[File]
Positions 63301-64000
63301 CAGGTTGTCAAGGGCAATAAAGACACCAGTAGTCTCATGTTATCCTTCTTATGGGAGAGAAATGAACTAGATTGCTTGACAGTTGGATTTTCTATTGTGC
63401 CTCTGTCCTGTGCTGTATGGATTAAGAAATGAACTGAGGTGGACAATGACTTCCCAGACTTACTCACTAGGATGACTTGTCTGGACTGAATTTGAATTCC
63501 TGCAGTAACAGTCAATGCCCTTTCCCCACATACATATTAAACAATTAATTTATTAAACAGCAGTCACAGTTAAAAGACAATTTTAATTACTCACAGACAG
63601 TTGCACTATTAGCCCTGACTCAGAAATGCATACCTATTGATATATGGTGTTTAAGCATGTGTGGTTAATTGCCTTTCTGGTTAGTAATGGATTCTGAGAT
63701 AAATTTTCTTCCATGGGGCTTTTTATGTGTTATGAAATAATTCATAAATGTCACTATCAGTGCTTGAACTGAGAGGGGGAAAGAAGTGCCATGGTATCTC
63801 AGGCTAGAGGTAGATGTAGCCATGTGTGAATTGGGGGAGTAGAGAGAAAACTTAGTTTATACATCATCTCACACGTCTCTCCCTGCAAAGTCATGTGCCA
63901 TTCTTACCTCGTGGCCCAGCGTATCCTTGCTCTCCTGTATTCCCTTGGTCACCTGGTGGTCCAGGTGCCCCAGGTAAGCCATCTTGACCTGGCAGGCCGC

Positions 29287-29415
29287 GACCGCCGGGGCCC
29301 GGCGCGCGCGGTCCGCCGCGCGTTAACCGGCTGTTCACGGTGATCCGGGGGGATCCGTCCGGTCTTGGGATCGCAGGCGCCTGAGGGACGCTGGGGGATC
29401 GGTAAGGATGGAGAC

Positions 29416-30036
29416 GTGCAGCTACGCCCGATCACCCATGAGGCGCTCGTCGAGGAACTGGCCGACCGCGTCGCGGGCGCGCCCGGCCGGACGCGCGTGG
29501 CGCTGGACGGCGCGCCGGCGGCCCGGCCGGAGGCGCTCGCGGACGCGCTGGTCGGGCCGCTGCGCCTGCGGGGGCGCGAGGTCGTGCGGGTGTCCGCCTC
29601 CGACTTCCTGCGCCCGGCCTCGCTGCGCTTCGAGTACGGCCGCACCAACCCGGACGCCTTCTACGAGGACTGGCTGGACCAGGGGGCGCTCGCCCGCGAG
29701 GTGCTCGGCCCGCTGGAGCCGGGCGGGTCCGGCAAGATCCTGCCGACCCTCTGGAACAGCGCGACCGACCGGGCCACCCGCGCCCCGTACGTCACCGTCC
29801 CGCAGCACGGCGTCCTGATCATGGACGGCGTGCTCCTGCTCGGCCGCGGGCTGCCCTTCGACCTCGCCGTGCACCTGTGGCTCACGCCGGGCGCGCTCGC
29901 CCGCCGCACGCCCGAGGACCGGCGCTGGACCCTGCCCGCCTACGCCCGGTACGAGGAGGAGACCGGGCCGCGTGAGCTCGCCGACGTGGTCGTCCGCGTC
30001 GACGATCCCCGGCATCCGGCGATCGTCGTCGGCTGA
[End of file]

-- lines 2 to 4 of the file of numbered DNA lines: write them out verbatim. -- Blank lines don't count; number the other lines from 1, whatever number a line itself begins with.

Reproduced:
63301 CAGGTTGTCAAGGGCAATAAAGACACCAGTAGTCTCATGTTATCCTTCTTATGGGAGAGAAATGAACTAGATTGCTTGACAGTTGGATTTTCTATTGTGC
63401 CTCTGTCCTGTGCTGTATGGATTAAGAAATGAACTGAGGTGGACAATGACTTCCCAGACTTACTCACTAGGATGACTTGTCTGGACTGAATTTGAATTCC
63501 TGCAGTAACAGTCAATGCCCTTTCCCCACATACATATTAAACAATTAATTTATTAAACAGCAGTCACAGTTAAAAGACAATTTTAATTACTCACAGACAG